Every so often in this countdown – and quite frequently during the fertile late-sixties – we come across a record that sounds like a huge leap forward. This next chart-topper is one such song…
Israelites, by Desmond Dekker & The Aces (their 1st and only #1)
1 week, from 16th – 23rd April 1969
It starts with a chant: Get up in the morning, Slaving for bread… accompanied by some doo-wop harmonising. So that every mouth can be fed… Pretty bleak stuff. Oh-poor, me Israelites… Then in comes a jaunty, bouncy riff. There’s a big contrast here between the lyrics and the tune, but it works.
I have to admit – channelling my dear departed Gran here – that I have no idea what Desmond Dekker is singing for most of this disc. His Jamaican accent is uncompromising. You can picture fathers up and down the land frowning at Top of the Pops. ‘What is this nonsense? It seems that his wife and kids have left him, he has no money, and he may have to turn to a life of crime: I don’t want to end up like Bonnie and Clyde…
The title refers to Rastafarianism, which has its roots in Israel. (I never thought that I’d be getting into theology, but here goes…) Rastafarians were 2nd class citizens in a predominantly Christian Jamaica, and often had to struggle to make ends meet. But, like all the best songs-with-a-message, ‘Israelites’ doesn’t forget to be catchy. It works as well on a basic level, one that you can shake your body to, as it does as a social commentary.
We’ve had a couple of reggae false-starts over the past year. The Equals were reggae-tinted rock. Marmalade aped The Beatles aping reggae – the ‘Desmond with a barrow in the market place’ from ‘Ob-La-Di, Ob-La-Da’ was based on Desmond Dekker – but it is now official. Reggae has arrived at the top of the British charts. I have to admit that it’s a genre I struggle to enjoy – even more so when it comes to ska and two-tone – but I love this record. It’s raw, it’s cool and authentic.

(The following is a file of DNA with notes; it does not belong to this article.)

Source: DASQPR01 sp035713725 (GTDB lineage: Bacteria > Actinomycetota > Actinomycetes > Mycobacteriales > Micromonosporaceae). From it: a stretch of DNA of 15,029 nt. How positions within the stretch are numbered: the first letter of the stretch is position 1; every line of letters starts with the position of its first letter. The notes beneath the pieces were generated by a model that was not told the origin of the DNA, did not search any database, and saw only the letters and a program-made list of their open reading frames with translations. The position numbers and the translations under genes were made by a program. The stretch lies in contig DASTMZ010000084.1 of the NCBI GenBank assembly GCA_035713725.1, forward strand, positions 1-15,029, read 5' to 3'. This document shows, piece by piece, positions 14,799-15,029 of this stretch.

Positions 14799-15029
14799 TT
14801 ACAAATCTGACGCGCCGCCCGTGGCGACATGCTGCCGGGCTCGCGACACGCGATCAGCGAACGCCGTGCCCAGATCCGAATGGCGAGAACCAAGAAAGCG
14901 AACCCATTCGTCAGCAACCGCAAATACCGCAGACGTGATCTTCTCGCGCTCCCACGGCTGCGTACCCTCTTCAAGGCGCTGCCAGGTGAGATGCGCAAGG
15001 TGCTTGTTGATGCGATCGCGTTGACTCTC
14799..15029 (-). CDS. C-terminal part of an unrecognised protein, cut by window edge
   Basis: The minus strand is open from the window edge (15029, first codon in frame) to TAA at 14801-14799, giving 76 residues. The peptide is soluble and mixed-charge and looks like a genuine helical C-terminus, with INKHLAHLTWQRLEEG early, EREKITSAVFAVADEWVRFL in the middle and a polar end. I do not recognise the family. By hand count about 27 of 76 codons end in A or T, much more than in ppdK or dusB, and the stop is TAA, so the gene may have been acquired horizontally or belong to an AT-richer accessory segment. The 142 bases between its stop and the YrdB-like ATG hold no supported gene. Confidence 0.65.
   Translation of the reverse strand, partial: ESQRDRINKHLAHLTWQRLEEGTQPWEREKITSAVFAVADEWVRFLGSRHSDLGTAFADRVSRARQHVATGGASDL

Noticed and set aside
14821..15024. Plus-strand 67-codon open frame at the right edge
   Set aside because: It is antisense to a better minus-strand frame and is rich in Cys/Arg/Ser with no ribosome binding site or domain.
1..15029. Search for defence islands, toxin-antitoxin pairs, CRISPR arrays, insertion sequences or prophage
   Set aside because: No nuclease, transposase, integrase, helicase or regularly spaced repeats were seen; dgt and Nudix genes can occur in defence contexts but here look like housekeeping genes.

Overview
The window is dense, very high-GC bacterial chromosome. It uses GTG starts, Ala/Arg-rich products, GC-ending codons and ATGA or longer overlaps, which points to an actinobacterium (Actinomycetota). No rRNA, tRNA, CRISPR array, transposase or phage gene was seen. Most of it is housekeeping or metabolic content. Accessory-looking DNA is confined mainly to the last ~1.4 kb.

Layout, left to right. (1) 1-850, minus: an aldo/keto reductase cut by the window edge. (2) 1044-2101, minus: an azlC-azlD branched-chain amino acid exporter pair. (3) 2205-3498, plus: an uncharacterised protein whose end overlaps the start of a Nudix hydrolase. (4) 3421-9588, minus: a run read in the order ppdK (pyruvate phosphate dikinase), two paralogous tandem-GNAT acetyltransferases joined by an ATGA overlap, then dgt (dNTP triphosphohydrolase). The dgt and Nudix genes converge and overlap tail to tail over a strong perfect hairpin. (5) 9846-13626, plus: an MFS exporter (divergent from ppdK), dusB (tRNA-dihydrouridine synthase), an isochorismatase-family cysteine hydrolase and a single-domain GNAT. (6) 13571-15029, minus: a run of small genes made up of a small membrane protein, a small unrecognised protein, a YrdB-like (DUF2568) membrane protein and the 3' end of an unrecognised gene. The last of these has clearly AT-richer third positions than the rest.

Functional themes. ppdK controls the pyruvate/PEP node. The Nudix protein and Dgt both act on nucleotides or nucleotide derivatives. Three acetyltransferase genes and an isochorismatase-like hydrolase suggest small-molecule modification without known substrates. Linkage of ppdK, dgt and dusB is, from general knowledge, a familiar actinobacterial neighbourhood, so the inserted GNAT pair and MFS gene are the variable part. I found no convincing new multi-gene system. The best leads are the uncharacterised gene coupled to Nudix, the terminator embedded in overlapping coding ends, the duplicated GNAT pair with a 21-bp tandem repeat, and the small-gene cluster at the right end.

Coming as it does after Marvin Gaye, ‘Israelites’ also marks the first time we’ve had consecutive chart-toppers by black artists (I’m deliberately not counting the time in 1959 when The Platters replaced Shirley Bassey). While we’ve had plenty of black artists hit the top-spot, ‘Israelites’ feels different. It was written, produced and performed by black Jamaicans. It doesn’t sound like it’s had its edges softened to sell more. It is – I’ve used this word already but it fits very well here – uncompromising in its sound.
Desmond Dekker and The Aces enjoyed a few more chart hits in the UK. ‘You Can Get It If You Really Want’ – a much more accessible record than ‘Israelites’ – made #2 the following year. He was also one of the first people to spot and promote a young Jamaican by the name of Bob Marley. He passed away in London, in 2006.
Just as interesting – if less important in the grand scheme of things – is the fact that this record marks eleven chart-toppers in a row that have been their artists one and only #1. (Do you get what I mean? I couldn’t think of a better way to phrase that sentence.) From Mary Hopkin through to The Aces, we’ve had half a year of artists enjoying their one and only moment at the top. Which I think must be – or be close to being – a record. Bringing that run to an emphatic end, however, are The Beatles, an act that have enjoyed a few more number one singles than most…